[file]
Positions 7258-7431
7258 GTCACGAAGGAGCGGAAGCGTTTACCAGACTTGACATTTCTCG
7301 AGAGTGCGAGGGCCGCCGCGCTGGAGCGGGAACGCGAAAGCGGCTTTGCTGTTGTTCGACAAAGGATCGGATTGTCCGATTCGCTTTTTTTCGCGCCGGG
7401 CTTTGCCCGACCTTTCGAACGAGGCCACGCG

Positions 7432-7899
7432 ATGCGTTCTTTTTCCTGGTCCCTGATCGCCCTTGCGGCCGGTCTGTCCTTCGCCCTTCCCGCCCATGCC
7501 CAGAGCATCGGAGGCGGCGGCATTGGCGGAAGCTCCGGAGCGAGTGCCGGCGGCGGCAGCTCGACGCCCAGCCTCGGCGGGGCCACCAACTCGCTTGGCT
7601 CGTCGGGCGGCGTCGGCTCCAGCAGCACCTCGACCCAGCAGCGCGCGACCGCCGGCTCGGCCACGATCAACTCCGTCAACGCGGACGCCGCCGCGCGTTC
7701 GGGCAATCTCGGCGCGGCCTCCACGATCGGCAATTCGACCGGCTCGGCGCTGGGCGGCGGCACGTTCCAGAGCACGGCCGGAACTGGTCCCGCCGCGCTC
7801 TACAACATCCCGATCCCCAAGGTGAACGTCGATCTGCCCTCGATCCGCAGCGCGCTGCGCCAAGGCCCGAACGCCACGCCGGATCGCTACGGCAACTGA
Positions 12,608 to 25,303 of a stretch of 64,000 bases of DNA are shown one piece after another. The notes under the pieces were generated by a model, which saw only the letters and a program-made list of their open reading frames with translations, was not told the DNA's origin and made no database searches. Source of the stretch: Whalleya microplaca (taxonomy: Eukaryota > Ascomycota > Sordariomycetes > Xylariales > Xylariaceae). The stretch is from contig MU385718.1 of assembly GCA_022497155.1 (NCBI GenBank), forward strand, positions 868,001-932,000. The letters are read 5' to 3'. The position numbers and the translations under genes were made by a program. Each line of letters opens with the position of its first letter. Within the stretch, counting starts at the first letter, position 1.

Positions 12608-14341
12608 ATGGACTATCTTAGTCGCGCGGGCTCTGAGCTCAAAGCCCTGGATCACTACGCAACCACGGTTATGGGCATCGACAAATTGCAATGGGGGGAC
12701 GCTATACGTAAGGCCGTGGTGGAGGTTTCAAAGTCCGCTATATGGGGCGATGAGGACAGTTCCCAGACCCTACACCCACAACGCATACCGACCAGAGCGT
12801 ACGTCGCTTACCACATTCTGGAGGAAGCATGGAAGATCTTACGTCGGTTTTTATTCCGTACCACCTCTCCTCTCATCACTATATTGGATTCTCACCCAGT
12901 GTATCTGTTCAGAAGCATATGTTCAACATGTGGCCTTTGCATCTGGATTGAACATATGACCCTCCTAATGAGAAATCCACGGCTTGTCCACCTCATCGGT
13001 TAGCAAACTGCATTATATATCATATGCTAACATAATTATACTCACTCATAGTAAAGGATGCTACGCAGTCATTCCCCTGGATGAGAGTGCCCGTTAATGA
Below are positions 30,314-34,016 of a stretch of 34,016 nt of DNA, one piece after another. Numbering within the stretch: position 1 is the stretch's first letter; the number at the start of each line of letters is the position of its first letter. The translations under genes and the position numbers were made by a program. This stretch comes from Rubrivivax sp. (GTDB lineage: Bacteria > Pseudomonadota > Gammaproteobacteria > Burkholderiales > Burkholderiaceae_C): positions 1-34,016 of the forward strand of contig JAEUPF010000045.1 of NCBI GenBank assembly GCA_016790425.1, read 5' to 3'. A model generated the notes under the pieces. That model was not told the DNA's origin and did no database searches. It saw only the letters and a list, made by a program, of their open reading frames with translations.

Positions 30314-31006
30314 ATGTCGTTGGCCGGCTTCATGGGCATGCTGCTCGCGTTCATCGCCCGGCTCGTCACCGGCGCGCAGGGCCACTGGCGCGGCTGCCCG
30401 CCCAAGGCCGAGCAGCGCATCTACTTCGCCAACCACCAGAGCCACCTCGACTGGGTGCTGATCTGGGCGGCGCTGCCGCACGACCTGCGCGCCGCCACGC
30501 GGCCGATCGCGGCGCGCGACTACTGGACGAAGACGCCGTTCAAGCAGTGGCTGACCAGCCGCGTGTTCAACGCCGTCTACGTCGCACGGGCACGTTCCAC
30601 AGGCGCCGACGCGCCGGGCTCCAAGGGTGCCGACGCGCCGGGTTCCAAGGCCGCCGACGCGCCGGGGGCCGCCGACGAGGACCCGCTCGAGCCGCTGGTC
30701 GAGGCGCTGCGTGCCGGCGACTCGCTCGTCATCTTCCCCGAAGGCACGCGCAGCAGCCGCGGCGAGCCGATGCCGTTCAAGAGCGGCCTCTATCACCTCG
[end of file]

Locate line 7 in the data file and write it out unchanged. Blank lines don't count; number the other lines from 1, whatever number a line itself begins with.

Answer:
7501 CAGAGCATCGGAGGCGGCGGCATTGGCGGAAGCTCCGGAGCGAGTGCCGGCGGCGGCAGCTCGACGCCCAGCCTCGGCGGGGCCACCAACTCGCTTGGCT